By staff writers

April 25, 2012 -- The Society of Nuclear Medicine (SNM) said that taking steps to reduce the number of repeated nuclear and molecular imaging procedures -- such as by requiring technologist licensure -- could save an estimated $1.32 billion in Medicare spending over the next 10 years.

In its new report, "Imaging with CARE," SNM noted that an estimated 4% to 7% of nuclear and molecular imaging scans are repeated each year due to poor image quality. Because performing these scans on Medicare patients produces $2.4 billion in costs every year, this means Medicare is spending $132 million on avoidable imaging studies, SNM said.

Only 30 states and the District of Columbia have certification or licensure provisions for nuclear medicine and molecular imaging technologists that require them to be certified by a national credentialing organization. Twenty states do not regulate this profession at all, according to SNM.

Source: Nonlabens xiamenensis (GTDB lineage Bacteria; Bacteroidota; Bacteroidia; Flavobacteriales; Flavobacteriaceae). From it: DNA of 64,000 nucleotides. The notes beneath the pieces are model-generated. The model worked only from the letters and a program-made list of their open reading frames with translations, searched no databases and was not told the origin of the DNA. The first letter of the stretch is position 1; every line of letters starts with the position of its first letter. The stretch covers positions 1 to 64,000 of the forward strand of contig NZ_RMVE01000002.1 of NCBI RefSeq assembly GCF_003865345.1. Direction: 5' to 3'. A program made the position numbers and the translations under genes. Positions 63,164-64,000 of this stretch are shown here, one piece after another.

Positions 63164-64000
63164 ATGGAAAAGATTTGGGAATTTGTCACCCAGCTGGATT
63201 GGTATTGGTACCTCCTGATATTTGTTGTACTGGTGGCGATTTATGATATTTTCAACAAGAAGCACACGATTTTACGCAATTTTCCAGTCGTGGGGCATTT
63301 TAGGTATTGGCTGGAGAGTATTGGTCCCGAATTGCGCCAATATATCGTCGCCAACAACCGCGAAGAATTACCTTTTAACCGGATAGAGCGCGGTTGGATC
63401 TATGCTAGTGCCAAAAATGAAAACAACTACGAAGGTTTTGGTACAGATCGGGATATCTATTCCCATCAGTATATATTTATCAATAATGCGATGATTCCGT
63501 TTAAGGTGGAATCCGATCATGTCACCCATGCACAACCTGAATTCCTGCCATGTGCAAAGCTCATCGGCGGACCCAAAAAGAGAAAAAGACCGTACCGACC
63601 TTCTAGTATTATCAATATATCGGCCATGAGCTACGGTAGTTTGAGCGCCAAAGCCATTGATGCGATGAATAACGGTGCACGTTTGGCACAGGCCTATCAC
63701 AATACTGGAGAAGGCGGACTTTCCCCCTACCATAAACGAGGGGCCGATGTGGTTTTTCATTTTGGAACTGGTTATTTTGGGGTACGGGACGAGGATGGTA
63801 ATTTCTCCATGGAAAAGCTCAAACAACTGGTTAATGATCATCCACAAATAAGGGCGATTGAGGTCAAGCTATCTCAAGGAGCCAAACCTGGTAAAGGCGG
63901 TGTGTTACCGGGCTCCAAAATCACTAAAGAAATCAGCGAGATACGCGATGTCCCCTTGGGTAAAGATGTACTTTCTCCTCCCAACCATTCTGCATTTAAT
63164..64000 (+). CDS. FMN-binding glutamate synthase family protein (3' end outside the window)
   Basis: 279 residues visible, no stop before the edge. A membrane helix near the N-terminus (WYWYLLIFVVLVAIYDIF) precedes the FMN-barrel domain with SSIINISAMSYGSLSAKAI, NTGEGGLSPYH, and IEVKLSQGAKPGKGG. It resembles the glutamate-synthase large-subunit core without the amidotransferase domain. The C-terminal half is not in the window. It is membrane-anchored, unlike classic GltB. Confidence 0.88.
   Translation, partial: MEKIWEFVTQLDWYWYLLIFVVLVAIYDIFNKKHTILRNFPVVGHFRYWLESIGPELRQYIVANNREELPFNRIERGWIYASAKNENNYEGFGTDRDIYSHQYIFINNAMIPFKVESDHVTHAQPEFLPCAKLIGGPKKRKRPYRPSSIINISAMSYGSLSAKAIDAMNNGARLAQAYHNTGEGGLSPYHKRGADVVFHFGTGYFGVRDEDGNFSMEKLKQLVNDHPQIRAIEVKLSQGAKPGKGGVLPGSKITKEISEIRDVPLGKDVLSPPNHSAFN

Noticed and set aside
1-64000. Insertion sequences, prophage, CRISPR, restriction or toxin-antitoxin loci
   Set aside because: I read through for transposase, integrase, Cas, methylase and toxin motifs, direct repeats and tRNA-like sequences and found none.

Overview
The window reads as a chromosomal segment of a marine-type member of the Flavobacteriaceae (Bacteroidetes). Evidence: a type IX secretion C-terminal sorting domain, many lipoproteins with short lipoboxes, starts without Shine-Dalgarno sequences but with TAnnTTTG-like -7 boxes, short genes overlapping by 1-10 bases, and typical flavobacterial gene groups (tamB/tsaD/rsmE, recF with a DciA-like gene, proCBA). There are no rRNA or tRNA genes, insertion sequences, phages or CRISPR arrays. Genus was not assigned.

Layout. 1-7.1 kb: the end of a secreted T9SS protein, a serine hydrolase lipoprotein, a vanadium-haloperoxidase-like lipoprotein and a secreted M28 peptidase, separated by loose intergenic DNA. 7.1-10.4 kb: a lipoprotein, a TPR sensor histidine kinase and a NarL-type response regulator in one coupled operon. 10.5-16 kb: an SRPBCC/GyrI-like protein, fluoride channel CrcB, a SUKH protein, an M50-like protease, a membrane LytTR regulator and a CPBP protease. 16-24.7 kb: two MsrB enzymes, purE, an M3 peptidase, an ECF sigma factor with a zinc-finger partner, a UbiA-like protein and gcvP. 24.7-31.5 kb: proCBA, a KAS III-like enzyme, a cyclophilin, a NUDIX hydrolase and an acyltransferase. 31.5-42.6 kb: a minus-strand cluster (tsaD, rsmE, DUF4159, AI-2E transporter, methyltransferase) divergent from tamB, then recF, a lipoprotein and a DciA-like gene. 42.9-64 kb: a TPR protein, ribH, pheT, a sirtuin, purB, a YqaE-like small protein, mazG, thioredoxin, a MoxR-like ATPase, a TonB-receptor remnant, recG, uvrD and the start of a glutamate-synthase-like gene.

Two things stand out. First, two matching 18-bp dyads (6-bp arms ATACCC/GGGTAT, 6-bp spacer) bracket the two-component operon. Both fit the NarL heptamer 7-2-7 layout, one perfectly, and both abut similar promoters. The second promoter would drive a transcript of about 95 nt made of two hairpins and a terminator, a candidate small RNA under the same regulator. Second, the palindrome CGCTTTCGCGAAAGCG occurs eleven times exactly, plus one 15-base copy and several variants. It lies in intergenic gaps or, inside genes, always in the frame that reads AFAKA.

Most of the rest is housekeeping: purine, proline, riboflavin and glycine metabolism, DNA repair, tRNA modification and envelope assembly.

As a result, SNM is supporting the Consistency, Accuracy, Responsibility, and Excellence in Medical Imaging and Radiation Therapy (CARE) bill, which has been introduced in the U.S. House of Representatives. The bill currently has 89 co-sponsors, and SNM expects that companion legislation will be introduced in the U.S. Senate.

If enacted, the bill will establish minimum education and certification standards for personnel who perform nuclear medicine and molecular imaging procedures. Institutions that provide medical imaging or radiation therapy to Medicare patients will be required to employ personnel who meet or exceed the standards set by the federal government, SNM said.

The society's report can be found here.

Copyright © 2012

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